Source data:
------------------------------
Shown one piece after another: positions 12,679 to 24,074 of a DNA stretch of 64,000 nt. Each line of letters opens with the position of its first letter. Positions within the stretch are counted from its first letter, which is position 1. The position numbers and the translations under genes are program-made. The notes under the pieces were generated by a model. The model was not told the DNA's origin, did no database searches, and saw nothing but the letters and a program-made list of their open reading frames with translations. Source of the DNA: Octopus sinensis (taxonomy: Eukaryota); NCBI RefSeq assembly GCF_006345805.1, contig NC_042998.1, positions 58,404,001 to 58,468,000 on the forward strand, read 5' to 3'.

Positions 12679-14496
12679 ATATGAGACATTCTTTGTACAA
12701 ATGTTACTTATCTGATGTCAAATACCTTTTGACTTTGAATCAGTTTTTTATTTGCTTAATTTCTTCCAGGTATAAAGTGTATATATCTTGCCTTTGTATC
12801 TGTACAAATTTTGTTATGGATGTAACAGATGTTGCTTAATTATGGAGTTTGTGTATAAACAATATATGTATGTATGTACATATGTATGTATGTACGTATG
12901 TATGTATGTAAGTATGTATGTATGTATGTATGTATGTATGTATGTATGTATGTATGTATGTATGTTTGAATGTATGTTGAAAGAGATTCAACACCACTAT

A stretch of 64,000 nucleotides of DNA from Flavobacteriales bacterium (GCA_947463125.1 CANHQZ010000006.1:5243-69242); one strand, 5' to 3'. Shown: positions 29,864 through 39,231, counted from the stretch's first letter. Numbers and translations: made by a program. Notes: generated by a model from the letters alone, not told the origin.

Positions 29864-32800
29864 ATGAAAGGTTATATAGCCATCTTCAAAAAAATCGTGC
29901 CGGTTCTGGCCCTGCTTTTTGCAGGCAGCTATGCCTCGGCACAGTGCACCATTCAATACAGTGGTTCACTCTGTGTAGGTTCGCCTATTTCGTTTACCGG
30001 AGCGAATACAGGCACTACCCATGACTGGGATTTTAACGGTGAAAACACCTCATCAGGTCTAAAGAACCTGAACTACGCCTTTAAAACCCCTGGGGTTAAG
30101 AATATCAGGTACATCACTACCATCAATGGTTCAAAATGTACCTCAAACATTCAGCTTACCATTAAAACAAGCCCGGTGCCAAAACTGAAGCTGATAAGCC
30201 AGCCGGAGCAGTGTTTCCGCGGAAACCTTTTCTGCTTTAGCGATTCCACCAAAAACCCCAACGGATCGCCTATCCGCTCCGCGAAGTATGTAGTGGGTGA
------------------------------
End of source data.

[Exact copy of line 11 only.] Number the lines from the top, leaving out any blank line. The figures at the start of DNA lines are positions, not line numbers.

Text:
30001 AGCGAATACAGGCACTACCCATGACTGGGATTTTAACGGTGAAAACACCTCATCAGGTCTAAAGAACCTGAACTACGCCTTTAAAACCCCTGGGGTTAAG